2009 Pacific Northwest Expedition

Leg 2 Logbook - Midwater Ecology
Day 2 — Our first dive
July 26, 2009

Latitude 46 degrees 10.1113 minutes N
Longitude 124 degrees 46.7728 minutes W

We launched the ROV Doc Ricketts at 6:30 this morning to commence our first dive in Astoria Canyon. Among our goals is the comparison of animals we encounter during this research cruise with those we observed in Astoria Canyon three years ago. We also want to differentiate animal diversity and abundance between Astoria and Monterey Canyons. Today’s dive site, situated at the head of the canyon, is the same as one of our dive sites from 2006.

As we flew deeper and the light diminished, we recognized many of the animals familiar to us from Monterey Bay. There are medusae, crustaceans, and pelagic worms among others. However, we also noticed several species were much more common here than in Monterey Bay. Some of these are ctenophores, gelatinous animals that propel themselves with rows of tightly spaced cilia and feed on zooplankton, including other ctenophores. The other relatively common animal is a squid that possesses a transparent body and arms, tentacles and eyes that become bright red when the individual is disturbed.

A ctenophore, Beroe abyssicola, which was quite abundant within Astoria Canyon.

Taonius sp. was the most commonly encountered squid on today’s dive.

We are especially interested in the animals that inhabit the oxygen minimum zone (OMZ). This is a depth range with oxygen levels so low that many deep-sea animals cannot inhabit this zone. Scientists have predicted that the OMZ of Monterey Bay is going to expand due to global climate change and part of our research seeks to understand how animal communities will change if this happens. The OMZ of Astoria Canyon is much more extensive than that in Monterey Canyon and by studying the former we may be able to predict how the latter could change.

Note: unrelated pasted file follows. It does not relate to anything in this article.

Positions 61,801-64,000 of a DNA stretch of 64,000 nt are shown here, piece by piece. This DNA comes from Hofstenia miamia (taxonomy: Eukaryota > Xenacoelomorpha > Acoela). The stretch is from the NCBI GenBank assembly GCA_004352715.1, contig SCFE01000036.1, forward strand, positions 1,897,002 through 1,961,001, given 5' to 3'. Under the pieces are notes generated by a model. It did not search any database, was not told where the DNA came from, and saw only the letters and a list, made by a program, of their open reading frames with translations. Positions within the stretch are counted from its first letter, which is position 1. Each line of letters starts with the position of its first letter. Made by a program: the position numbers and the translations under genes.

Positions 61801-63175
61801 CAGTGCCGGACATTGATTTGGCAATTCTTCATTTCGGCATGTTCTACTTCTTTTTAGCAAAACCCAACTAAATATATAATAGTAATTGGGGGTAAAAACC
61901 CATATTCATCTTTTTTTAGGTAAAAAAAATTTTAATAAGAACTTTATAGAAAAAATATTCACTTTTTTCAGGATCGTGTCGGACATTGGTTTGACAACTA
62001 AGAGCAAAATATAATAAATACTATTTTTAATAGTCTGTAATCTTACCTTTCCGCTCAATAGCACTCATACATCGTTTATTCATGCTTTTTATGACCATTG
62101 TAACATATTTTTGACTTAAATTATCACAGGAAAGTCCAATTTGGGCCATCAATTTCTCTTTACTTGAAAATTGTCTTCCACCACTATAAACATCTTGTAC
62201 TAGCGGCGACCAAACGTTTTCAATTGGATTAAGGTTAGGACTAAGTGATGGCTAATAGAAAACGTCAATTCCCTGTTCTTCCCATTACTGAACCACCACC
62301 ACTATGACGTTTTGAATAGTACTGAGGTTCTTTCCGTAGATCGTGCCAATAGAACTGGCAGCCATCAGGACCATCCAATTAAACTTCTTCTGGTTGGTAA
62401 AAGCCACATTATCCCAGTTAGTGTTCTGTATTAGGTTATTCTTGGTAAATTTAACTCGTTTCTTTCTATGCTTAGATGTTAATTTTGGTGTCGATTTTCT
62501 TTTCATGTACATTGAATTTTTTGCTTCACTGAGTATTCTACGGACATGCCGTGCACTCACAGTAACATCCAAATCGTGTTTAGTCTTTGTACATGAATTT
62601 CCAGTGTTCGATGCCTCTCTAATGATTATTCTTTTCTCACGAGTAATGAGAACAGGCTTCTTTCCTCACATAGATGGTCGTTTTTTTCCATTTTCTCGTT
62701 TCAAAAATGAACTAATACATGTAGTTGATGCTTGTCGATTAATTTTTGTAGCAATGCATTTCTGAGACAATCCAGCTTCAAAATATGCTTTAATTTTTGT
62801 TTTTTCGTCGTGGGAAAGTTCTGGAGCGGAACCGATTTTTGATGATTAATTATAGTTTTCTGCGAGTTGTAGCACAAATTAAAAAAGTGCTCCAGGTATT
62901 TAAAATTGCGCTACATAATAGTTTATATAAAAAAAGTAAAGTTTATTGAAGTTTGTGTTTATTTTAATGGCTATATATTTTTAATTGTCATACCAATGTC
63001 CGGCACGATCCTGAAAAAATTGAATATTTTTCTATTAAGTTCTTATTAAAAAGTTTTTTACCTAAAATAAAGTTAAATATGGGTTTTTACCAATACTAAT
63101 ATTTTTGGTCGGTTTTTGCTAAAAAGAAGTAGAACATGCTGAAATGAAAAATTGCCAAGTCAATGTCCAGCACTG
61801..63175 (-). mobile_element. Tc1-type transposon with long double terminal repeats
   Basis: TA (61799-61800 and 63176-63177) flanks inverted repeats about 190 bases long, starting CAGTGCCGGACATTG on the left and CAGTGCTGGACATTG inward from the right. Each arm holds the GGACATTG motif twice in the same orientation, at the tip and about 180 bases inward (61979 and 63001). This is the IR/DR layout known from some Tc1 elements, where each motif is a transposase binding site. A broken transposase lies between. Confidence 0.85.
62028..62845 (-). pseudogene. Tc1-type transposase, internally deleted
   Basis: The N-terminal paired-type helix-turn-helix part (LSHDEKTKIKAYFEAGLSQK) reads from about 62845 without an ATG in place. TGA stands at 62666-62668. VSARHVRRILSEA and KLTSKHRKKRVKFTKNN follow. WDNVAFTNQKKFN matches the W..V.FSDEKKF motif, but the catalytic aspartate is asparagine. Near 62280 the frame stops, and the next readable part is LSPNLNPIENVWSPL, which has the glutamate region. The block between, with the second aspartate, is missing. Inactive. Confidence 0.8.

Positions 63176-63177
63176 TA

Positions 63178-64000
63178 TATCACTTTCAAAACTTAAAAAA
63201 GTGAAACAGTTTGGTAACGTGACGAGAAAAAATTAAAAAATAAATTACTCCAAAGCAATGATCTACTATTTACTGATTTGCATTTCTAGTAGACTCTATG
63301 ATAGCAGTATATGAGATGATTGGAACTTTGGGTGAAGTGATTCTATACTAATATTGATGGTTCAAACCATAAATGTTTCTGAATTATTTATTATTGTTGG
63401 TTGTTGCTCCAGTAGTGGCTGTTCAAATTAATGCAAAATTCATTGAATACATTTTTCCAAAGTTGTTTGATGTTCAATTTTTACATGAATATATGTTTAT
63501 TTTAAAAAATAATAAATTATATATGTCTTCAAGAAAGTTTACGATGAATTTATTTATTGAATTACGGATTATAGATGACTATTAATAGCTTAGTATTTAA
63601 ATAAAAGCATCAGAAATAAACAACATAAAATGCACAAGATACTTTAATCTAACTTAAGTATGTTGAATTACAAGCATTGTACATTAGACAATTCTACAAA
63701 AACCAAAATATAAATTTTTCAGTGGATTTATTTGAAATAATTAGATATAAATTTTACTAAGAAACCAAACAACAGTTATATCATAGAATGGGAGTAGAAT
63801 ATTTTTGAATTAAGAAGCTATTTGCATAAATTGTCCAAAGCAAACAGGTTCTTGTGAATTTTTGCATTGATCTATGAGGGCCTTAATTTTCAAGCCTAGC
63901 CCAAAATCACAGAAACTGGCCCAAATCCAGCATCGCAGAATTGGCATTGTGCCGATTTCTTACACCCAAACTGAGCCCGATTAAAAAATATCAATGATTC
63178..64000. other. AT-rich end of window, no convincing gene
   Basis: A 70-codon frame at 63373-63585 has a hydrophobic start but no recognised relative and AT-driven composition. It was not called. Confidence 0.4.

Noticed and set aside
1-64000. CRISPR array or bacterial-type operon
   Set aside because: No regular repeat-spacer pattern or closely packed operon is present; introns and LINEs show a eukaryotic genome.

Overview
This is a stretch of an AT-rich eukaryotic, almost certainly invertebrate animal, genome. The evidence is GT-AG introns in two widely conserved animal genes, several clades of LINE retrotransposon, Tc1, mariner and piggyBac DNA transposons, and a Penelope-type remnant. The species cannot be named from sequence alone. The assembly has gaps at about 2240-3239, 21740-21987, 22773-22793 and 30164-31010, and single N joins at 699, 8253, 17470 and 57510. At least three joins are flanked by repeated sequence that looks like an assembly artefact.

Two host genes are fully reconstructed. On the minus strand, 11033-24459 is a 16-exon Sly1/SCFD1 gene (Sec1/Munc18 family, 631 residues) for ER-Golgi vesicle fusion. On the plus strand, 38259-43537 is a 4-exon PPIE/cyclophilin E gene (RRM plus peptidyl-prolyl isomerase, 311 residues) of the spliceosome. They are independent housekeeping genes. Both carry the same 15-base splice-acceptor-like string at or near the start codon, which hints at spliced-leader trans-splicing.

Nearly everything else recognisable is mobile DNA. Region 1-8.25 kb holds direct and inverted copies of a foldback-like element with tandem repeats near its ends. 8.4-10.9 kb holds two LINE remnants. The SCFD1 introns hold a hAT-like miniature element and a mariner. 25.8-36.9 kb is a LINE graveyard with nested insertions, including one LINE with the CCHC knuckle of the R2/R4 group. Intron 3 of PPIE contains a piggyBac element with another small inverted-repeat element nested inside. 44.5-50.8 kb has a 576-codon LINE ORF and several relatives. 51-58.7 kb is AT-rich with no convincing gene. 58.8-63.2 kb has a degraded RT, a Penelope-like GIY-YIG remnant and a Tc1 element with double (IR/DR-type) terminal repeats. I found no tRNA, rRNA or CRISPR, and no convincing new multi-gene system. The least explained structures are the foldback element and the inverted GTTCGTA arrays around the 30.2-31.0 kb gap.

For this reason we took our time exploring the water column before heading to the bottom at 1050 m. In 2006, oxygen levels were quite low all the way to the bottom and we found a “dead zone” with the remains of crabs and jellies littered across the benthos. While oxygen levels are similarly low this year, we did not observe any dead or dying animals when we reached the bottom.

—Stephanie Bush

Researchers Susan von Thun ‘the Hired Gun’ and Rob ‘Bobby Eddy’ Sherlock process a jelly sample.

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Leg 2

R/V Western Flyer